With a tank of this size and the nature of the fish, it's probably not a good idea to go for an internal filter. Use an external, and one that will do much more than the aquarium volume as they will make a mess.
I may even be tempted to go for a medium sized pond pump, they are after all designed to cope primarily with the waste of Carp (use expert knowledge when considering this option).
My top choice may seem expensive, but its well worth the price, it is the Eheim Pro 4+.
The standard glass heaters won't do, they break easily with Oscars and this can make serious consequences. So plastic heaters are a must have, an easy choice is the Fluval E300. It even comes with a digital display on the current temperature and flashing alerts on the LCD display.
Here there is no need to go for anything fancy, without the need of plants to satisfy any lighting will be sufficient. I do still have my top products, though, so for aquariums with a transparent lid, I would choose the AquaOne
It's an easy to use LED system with 2 switches on the lighting panel with both white and blue LEDs, the option to have either just white or just blue or even both at the same time provide an easy option with just the one plug socket used.
You might want to consider some other high-quality LED lighting options for your tank.
If done correctly and from a young age, Oscars will take a vast array of foods and are in fact, I’ve found, one of the least fussy fish to feed.
If they are fed without a range of different food they will become accustomed to only these foods and not readily accept others as they mature.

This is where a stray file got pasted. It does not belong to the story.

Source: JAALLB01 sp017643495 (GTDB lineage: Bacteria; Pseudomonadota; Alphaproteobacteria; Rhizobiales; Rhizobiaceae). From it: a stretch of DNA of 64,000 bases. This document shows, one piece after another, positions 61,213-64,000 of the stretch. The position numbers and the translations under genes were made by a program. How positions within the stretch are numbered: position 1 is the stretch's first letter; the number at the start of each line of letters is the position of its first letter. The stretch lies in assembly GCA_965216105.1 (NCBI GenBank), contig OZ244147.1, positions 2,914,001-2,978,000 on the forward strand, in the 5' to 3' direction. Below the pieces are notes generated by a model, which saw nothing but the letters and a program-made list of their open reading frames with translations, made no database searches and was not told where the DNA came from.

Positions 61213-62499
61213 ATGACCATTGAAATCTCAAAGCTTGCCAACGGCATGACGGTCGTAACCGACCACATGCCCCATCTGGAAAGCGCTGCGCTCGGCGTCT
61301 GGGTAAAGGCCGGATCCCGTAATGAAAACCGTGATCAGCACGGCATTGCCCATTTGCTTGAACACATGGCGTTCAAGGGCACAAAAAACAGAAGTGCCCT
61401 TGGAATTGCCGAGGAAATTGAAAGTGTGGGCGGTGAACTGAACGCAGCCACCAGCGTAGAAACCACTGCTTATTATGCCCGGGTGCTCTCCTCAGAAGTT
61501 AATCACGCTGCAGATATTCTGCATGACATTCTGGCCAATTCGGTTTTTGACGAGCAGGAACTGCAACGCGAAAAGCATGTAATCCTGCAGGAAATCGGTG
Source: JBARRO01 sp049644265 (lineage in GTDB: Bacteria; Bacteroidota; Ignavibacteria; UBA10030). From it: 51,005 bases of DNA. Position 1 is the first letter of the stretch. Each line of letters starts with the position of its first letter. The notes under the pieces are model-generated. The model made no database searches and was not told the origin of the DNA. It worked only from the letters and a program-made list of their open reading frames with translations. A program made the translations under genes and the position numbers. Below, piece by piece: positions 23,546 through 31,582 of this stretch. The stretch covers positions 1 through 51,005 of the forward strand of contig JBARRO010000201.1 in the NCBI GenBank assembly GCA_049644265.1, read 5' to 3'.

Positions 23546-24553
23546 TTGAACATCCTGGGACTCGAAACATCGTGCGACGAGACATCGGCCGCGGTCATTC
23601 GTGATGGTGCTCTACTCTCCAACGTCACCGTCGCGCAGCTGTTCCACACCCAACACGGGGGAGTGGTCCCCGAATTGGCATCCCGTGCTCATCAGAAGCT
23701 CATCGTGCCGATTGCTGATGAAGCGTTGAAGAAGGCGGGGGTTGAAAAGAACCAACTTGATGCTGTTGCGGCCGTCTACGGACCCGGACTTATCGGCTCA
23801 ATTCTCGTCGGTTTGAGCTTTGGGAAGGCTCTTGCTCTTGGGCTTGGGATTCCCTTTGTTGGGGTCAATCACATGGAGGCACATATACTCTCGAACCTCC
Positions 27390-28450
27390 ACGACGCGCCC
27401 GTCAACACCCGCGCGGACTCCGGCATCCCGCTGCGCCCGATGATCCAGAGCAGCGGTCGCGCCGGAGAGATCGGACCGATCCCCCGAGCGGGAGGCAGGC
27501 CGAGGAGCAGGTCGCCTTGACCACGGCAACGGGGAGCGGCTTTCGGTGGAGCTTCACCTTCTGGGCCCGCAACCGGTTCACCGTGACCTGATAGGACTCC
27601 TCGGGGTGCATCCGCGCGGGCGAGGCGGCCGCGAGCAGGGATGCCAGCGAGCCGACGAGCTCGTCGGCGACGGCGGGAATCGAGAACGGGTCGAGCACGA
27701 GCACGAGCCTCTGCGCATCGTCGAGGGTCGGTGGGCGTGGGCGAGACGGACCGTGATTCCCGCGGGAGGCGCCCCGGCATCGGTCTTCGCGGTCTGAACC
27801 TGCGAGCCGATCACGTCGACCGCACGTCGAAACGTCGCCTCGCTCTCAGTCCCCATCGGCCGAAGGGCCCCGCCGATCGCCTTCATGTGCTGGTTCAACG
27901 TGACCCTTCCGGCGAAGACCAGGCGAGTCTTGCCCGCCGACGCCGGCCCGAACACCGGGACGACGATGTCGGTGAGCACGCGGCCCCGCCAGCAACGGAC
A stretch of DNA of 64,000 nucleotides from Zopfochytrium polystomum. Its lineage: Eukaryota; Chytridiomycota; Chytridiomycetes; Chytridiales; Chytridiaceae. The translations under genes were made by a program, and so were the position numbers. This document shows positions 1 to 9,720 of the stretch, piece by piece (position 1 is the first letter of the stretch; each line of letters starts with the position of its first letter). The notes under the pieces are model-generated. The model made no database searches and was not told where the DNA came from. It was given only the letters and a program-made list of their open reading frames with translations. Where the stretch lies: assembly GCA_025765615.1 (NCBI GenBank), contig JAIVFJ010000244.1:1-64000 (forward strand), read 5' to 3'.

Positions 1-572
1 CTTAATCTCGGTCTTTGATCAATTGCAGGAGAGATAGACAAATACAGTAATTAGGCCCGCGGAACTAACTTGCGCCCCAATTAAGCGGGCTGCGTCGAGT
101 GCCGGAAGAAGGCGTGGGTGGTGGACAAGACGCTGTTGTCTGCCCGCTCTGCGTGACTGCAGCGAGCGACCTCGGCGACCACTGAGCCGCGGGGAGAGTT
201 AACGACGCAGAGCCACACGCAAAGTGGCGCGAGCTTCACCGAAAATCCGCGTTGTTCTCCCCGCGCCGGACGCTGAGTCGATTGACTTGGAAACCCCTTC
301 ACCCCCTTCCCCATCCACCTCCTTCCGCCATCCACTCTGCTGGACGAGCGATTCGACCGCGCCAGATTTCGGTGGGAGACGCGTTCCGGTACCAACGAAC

Because of this it's recommended to feed them as much of a varied diet as possible from a young age, they will pretty much eat anything that will fit into their mouths too, dietary options include (but are not limited to):
- Insects (crickets, locusts, earthworms, etc),
- Fish (frozen Lance Fish, live feeder fish),
- Dry foods (Pellet, Large flake),
- Plants (Frozen Plant cubes, Vegetables, Plant based Flakes or Pellets).
Some say to look at the ‘eye spots’ on the caudal fin and sometimes on the dorsal fin, those with the smaller spots are usually male. Others look for differences in abdomen shape or fins. Someone else says it's impossible to sex these fish (monomorphic, males and females look the same).
If a pair of Oscars is luckily obtained, then breeding them becomes easy.
Given that the pair like and accept each other, they spawn in the typical manner of large cichlids, they will find a suitable place to spawn and place the eggs on large rocks or wood.
They may begin breeding at a young size of just 4 inches in length, but these first attempts may not always be successful. As they become more accustomed to the spawning process they may lay as many as a thousand eggs every few weeks.
Unless you have a vast amount of money to put into raising the fry, I would not attempt to breed in the hopes of making money from Oscars.
On the whole, it is very easy to see why Oscars are so popular, with the ability to tame them into hand feeding, who knows where the intelligence of the fish will stop with a mixture of constant attempts and loving care.
Oscars are less of ‘just a fish’ and more an actual pet. Those who keep Oscars, love Oscars.
I have one in my workplace that is a Tiger Oscar nicknamed Ember because her (assuming it’s a she) colorations looks like the embers of a fir. She’s not my biggest fan, I care for her, maintain her water, clean her filter, etc. but she favors my colleague that feeds her.
When she sees her feeder she is straight up to the side of the tank begging for food and being generally playful.
This isn’t properly relevant to this piece of work but just showcases the personality of the fish and the fact they are actually a very intelligent fish.
So, if you’ve got the tank size, get an Oscar (or two) you won't regret it.